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News

Becker's Hospital Review has named Swedish-Cherry Hill to the 2016 edition of its list, "100 hospitals and health systems with great neurosurgery and spine programs."

Why you should be eating more fiber

The recommended daily intake of dietary fiber is 25-35 grams per day. Despite this, the average American consumes about 15 grams of fiber per day. You may have heard fiber is important, but read on to learn more about why it matters in your diet.

What is fiber?

Fiber is the portion of plants that is not digested in the gastrointestinal tract. Therefore, it stays in the intestine, aiding in digestion and contributing to stool consistency. Dietary fiber is categorized into soluble fiber and insoluble fiber.

  • Sources of soluble fiber: fruits, legumes, oats, and barley
  • Sources of insoluble fiber: wheat, rye, grains, and many vegetables

Can stress cause a rash

“Did my stress cause this rash?!”

A patient recently asked this question half-jokingly, but as we talked further about his life circumstances, he came to the answer of his own question. Issues between him and a loved one came tumbling out, his persistent unhappiness with the present state of affairs made it clear that yes, very much so, his stress is playing a role in his rash.

How can this be possible? And if it is true, that our mental states can give rise to very straightforwardly visible physical maladies, how are we to respond?

The interplay of our minds and bodies runs deep. The more time I spend in the practice of medicine, the more amazed I am at the powerful effects that run back and forth between the two poles of our being, the physical and the mental aspects of our selves. Physical events, such as broken bones, strokes, and degenerative disease strike ...

Swedish Neuroscience Institute Seeks Participants for Trial of an Investigational Technology to Treat Essential Tremor

One of only four sites in U.S. to treat neurological disorder

SEATTLE, Sept. 26, 2013 – Swedish Neuroscience Institute (SNI) is looking for patients willing to participate in a study of an investigational technology to treat essential tremor, a common neurological disorder, with sound rather than surgery.

An estimated 10 million people in the U.S have essential tremor (ET), which causes a rhythmic shaking or trembling of hands and arms but can also affect the head, legs and other parts of the body. It affects one out of every 25 adults over 40 and can be confused with but is different from better-known Parkinson’s disease, which is actually much less prevalent. ET produces disabilities that hamper basic daily activities and worsens over time, with severely affected patients unable to feed or care for themselves.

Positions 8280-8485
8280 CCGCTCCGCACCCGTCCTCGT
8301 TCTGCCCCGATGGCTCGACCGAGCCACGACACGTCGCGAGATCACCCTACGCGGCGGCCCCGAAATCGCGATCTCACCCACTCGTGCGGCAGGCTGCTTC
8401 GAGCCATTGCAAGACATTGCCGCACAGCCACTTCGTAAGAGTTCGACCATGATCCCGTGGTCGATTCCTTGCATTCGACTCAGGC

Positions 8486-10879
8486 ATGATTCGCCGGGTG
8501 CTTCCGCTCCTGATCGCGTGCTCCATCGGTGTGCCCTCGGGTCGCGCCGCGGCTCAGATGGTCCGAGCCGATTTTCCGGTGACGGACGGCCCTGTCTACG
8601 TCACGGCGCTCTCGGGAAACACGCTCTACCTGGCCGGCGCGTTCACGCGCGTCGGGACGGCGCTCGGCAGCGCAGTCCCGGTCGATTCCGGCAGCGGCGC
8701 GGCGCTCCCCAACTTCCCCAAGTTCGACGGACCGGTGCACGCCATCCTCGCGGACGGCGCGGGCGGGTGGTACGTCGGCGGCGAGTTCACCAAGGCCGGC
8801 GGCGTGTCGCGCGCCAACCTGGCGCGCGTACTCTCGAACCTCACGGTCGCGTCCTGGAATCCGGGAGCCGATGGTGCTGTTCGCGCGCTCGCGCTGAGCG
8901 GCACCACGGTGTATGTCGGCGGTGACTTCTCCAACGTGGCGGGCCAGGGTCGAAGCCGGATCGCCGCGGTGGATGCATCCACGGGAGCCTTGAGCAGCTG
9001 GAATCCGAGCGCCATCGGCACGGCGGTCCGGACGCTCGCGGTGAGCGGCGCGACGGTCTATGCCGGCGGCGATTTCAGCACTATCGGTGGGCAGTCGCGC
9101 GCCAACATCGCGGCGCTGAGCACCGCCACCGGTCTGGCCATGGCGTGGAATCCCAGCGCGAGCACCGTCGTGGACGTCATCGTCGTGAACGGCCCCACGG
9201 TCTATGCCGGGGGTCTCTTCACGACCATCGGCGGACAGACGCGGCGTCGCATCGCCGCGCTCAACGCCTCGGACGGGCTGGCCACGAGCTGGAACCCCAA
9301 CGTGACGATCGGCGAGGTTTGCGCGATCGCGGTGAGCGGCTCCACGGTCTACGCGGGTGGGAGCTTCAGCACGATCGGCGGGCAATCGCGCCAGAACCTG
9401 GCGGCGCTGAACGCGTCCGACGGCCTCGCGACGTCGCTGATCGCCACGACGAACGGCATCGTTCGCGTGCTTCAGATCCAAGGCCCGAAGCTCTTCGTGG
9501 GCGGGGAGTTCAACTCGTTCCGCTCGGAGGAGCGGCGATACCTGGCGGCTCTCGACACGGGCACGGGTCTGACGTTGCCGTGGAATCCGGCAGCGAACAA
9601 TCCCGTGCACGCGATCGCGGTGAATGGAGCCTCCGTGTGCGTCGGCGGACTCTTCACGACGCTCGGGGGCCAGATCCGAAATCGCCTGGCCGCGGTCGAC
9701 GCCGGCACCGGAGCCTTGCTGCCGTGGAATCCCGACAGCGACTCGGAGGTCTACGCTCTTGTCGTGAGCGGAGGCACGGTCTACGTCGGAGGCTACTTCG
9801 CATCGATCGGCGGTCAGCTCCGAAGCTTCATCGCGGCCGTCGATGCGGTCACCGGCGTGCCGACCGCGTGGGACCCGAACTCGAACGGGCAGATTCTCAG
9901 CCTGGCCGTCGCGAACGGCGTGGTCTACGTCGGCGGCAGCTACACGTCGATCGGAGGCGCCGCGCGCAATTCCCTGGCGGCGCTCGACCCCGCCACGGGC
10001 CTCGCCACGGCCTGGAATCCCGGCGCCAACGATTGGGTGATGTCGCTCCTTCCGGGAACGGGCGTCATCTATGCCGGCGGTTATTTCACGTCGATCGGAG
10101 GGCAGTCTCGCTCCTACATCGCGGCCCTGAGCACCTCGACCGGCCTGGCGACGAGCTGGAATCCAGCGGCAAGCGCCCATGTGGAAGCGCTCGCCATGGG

Dr. Ryder Gwinn, the Principle Investigator for the study at SNI who has utilized other treatments for patients with essential tremor, said focused ultrasound could be an option for many of these patients. For example, medication has been shown to be ineffective for up to half of all ET patients.

Martin C Holland, MD

Martin C Holland, MD is a specialist in Neurological Surgery who can be reached at (425) 297-6400 and whose practice locations include: EVERETT

Paul B Sytman, MD

Paul B Sytman, MD is a specialist in Internal Medicine who can be reached at and whose practice locations include:

Glenn R Barnhart, MD

Glenn R Barnhart, MD is a specialist in Thoracic surgery, Cardiac Surgery who can be reached at and whose practice locations include:

Eugene Frank May, MD

Eugene Frank May, MD is a specialist in Neurology, Neuro-Ophthalmology who can be reached at and whose practice locations include:

Kenneth Eugene Mayeda, MD

Kenneth Eugene Mayeda, MD is a specialist in Family medicine who can be reached at and whose practice locations include:

Cameron George McDougall, MD

Cameron George McDougall, MD is a specialist in Neurological Surgery who can be reached at and whose practice locations include:
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